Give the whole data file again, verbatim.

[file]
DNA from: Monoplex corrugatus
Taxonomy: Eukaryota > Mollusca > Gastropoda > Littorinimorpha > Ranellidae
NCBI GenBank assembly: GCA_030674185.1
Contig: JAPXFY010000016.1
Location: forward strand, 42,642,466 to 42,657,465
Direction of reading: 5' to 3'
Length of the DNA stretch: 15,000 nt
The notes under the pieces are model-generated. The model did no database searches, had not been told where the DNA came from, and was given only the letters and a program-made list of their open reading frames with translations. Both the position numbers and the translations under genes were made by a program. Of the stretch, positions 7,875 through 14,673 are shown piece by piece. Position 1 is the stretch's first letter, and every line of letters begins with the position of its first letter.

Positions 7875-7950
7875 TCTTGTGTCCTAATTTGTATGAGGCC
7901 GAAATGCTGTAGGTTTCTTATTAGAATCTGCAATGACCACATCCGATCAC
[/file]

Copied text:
DNA from: Monoplex corrugatus
Taxonomy: Eukaryota > Mollusca > Gastropoda > Littorinimorpha > Ranellidae
NCBI GenBank assembly: GCA_030674185.1
Contig: JAPXFY010000016.1
Location: forward strand, 42,642,466 to 42,657,465
Direction of reading: 5' to 3'
Length of the DNA stretch: 15,000 nt
The notes under the pieces are model-generated. The model did no database searches, had not been told where the DNA came from, and was given only the letters and a program-made list of their open reading frames with translations. Both the position numbers and the translations under genes were made by a program. Of the stretch, positions 7,875 through 14,673 are shown piece by piece. Position 1 is the stretch's first letter, and every line of letters begins with the position of its first letter.

Positions 7875-7950
7875 TCTTGTGTCCTAATTTGTATGAGGCC
7901 GAAATGCTGTAGGTTTCTTATTAGAATCTGCAATGACCACATCCGATCAC